Border Voices: Life Writings and Self-Representation of the U.S.-Mexico Frontera

Research output: Chapter in Book/Report/Conference proceedingChapter

3 Scopus citations


The aim of this paper is to look at how the border region and its cultural and spatial manifestations impact on writings concerned with memory, the personal, and the self. Durán concentrates on Capirotada: A Nogales Memoir, written by Alberto Ríos.1 His reading gravitates around the role of the narrating “I” as the family ethnographer or as the re-collector of “cultural artifacts,” in this case, anecdotes, stories, pictures, and food recipes of those family members who “do not write.” In what follows, Durán specifically discusses how identity is constructed as a relational process in life writings. There are three aspects in this discussion: first, the role and meaning of particular objects and images in the construction of spatial memories; second, the title of the text and its cultural and culinary interconnections with family and regional traditions; and third, the role of photographs in the making of a personal and a collective spatial identity through the memoir A Ricardo, in memoriam 2,.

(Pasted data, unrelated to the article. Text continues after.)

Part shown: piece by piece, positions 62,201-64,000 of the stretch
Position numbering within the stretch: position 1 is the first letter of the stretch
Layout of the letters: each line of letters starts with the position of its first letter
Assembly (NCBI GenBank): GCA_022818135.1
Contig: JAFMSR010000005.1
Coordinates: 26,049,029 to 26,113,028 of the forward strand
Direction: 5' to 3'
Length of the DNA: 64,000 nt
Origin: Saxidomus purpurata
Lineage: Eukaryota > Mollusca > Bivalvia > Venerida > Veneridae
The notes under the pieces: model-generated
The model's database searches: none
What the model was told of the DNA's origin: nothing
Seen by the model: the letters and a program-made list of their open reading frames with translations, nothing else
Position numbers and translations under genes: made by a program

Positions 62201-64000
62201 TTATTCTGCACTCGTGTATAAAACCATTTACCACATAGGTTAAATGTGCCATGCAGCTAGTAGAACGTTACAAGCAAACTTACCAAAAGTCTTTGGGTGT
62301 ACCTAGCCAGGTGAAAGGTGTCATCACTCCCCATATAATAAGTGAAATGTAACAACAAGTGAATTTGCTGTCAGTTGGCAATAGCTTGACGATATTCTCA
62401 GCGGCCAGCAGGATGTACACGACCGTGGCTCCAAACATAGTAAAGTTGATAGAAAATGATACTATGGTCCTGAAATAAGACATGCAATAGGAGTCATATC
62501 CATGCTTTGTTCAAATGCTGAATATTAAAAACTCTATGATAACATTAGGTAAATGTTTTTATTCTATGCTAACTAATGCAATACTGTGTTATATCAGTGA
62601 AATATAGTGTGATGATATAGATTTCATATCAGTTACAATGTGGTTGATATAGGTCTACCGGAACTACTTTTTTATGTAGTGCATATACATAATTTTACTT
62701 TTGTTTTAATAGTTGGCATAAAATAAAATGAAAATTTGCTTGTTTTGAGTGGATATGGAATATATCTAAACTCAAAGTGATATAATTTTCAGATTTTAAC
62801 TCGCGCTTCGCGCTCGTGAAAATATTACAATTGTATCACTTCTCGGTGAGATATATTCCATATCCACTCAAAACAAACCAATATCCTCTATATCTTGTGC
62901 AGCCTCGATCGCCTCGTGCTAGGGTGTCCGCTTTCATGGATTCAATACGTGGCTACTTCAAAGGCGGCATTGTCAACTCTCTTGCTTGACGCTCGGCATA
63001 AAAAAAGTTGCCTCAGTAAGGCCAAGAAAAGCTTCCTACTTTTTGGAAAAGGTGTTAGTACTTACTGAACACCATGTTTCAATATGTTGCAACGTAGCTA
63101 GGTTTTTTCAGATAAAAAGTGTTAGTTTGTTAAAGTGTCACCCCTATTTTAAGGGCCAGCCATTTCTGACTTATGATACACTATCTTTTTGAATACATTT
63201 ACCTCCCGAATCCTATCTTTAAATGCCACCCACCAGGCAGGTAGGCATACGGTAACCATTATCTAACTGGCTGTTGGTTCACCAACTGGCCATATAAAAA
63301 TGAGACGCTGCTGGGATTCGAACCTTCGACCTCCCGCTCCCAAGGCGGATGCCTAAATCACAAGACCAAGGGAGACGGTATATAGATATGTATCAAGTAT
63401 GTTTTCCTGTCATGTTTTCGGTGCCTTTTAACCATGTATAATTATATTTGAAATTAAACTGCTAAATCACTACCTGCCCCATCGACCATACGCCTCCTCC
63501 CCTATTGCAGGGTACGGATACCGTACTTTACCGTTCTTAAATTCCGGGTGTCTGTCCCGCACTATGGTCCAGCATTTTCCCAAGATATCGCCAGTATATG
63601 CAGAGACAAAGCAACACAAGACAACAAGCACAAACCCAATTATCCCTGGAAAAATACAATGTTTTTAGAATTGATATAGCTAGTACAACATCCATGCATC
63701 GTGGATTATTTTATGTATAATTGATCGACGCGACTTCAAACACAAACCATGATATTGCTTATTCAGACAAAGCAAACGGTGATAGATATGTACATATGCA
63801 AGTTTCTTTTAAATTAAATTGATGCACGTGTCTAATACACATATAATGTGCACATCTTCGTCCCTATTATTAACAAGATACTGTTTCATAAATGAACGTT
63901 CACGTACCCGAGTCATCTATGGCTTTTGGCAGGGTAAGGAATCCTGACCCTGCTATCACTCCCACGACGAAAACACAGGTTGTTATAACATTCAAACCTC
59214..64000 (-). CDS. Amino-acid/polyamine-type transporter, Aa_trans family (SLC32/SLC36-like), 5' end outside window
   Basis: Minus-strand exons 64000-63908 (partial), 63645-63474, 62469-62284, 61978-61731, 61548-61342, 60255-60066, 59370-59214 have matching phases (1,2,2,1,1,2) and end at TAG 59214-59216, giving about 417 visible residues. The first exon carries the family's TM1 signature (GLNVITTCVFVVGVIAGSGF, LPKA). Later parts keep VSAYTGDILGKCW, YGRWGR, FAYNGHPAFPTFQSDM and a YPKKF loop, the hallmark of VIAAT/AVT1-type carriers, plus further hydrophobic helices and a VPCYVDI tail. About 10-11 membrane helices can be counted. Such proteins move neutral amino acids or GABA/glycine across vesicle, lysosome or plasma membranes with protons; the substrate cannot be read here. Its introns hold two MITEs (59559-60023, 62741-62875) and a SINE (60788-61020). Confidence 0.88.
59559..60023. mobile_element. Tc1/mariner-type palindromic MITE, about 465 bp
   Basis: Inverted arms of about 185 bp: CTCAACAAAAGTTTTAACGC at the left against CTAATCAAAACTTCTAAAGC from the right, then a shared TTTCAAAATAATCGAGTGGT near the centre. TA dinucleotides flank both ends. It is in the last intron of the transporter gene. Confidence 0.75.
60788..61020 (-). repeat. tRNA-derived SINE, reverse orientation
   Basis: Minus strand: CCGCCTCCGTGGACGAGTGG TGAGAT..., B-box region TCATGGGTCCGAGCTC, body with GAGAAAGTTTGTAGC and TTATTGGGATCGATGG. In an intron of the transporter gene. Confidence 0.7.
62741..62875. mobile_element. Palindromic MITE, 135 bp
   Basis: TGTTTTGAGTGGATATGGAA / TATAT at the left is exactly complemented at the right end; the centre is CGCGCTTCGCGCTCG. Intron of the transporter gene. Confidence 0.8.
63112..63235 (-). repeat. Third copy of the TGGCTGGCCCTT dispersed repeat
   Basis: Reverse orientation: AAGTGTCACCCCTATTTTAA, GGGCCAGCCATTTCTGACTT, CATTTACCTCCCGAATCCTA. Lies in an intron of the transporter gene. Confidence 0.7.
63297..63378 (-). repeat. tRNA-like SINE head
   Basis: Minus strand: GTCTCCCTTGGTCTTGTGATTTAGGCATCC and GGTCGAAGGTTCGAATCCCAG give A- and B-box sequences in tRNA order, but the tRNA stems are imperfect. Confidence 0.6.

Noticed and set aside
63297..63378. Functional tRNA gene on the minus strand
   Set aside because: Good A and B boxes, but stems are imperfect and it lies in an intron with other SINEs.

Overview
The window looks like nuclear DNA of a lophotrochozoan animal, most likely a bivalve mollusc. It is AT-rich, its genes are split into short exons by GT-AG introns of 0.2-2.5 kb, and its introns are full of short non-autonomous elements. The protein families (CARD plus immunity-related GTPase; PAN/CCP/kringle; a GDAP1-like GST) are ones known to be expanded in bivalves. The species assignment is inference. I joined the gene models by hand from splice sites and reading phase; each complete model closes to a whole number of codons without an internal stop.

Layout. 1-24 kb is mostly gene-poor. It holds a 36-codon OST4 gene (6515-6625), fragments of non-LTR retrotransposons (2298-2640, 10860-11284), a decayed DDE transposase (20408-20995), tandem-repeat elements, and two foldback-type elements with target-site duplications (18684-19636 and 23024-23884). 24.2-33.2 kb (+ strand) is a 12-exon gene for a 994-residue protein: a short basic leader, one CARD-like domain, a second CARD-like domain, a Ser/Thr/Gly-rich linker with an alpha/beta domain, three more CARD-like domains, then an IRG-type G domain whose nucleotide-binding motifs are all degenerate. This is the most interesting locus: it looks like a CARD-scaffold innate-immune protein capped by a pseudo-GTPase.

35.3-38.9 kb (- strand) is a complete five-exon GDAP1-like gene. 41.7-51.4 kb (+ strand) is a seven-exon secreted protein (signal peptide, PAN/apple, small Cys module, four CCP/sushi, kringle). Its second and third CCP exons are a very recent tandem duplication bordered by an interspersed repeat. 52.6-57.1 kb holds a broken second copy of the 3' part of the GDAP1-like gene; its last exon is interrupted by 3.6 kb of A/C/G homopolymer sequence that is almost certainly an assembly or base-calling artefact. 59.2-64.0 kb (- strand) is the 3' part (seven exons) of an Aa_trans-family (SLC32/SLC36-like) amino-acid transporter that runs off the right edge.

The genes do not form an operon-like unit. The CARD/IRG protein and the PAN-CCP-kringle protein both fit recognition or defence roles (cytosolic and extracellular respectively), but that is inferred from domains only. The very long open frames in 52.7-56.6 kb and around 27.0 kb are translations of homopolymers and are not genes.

Original languageEnglish (US)
Title of host publicationCritical Approaches to Ethnic American Literature
PublisherBrill Academic Publishers
Number of pages18
StatePublished - 2007

Publication series

NameCritical Approaches to Ethnic American Literature
ISSN (Print)1871-6067

ASJC Scopus subject areas

  • Literature and Literary Theory
  • Cultural Studies


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